October 29, 2013
Established as a reading room attached to Perth’s 1903-built state library, Hackett Hall at the Western Australian Museum is this year celebrating 100 years since its opening.
An important building of its era, Hackett Hall was designed by government architect Hillson Beasley to stand out from the original library complex.
In 1985, the then-new Alexander library replaced the original state library and saw Hackett Hall become a part of the museum instead.
The museum’s project director Trish McDonald says that much of the hall’s original furniture is now missing, but many original features of the building remain.
“We still have all of the original bookcases made out of local, native timber and they are just beautiful,” Ms McDonald tells Inkwire.
“It’s about keeping the past, not being frozen in time, but still looking back.”
Despite this flexible attitude toward heritage conservation, the inside of the hall remains the same as it was 100 years ago.
Along with the original bookcases, the hall has kept the spiral staircases, lecterns and dumb waiter lifts from its days as a reference library and reading room.
The main internal feature of the hall – its ceiling – was once completely covered with a false ceiling into which fluorescent lights were installed.
“We did a big restoration early in the 1990s,” Ms McDonald says.
“We took out the false ceiling …
“Quite a bit of work was done to repair the roof.”
Now, the original, ornate ceiling is on full display, replete with its pressed metal patterns, trusses and skylights.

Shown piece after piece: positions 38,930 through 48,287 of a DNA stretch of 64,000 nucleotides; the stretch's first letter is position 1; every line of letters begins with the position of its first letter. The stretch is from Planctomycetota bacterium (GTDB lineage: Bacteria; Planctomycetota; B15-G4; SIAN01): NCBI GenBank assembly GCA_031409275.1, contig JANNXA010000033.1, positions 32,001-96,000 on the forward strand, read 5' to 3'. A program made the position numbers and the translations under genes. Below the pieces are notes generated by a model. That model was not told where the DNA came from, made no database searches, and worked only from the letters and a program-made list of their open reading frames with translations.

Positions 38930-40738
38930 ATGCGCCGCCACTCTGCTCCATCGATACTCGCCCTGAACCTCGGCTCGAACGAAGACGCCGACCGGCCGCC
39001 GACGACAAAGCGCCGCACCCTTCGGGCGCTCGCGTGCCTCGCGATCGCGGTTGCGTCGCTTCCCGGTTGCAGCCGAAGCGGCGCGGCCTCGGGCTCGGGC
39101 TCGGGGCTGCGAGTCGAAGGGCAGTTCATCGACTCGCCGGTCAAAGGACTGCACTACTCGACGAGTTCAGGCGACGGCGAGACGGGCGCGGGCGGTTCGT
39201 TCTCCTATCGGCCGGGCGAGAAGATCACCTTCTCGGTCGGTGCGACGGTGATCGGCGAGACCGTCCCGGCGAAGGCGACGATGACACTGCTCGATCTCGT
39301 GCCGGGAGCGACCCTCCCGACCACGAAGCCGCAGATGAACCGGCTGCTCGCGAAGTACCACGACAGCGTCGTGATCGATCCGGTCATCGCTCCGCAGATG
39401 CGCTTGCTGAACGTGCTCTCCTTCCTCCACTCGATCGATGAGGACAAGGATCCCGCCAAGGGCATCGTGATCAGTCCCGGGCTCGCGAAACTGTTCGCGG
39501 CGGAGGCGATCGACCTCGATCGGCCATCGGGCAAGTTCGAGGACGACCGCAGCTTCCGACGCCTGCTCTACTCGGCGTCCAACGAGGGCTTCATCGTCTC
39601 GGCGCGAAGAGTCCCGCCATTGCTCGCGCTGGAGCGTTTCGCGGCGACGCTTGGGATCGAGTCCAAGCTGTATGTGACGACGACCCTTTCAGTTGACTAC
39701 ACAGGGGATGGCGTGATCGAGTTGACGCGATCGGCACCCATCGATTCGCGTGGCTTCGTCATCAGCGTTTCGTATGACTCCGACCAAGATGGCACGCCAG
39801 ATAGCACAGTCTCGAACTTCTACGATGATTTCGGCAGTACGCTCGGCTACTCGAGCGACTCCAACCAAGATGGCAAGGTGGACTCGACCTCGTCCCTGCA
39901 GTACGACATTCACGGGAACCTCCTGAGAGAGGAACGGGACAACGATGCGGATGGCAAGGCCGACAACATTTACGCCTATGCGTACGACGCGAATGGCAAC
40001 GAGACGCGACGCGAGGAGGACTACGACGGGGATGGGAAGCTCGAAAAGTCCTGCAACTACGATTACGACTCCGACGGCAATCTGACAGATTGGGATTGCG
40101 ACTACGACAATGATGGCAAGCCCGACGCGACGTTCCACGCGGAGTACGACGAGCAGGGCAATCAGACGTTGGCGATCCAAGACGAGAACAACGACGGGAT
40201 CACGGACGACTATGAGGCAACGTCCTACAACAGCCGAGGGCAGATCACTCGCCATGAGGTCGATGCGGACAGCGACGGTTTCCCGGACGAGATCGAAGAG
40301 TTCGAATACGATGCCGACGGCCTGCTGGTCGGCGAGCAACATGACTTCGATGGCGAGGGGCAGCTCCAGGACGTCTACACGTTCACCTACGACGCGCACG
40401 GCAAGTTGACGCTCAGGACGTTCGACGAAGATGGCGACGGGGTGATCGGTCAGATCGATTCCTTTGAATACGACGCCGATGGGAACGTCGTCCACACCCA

“The building was built before electricity was a really big part of everyday life so they needed natural light to read by,” Ms McDonald says.
She says much research was needed to get the hall back to the original style and colour.
Layer after layer of paint was painstakingly removed to eventually reveal the original colours.
“You can still do ‘modern’ but you don’t want to obscure the features with modern coverings,” Ms McDonald says.
Hackett Hall was added to the State heritage register in 1992 and is one of about 250 State heritage-listed buildings in Perth.
Heritage Perth executive director Richard Offen says buildings need to be quite significant to be nominated for heritage listing.
Mr Offen says Hackett Hall is important as it is a remnant of buildings that were made possible by riches that flowed from the WA gold rush of the 1890s.
“Apart from it being a very nice building, it has an incredibly significant history …,” he says.
Mr Offen has noticed a growing interest in Perth’s heritage buildings and said it was important for people to learn more.
“If people understand them and more importantly enjoy them for what they are, then there’s a growing desire … to look after them, to enjoy them, to use them and make the most of them,” he says.
“The best way to get a building loved and respected is to use it and to make it useful.”
Hackett Hall is used for a variety of purposes including holding exhibitions, parties, performances and festivals.
Photos: Kiara Bonasera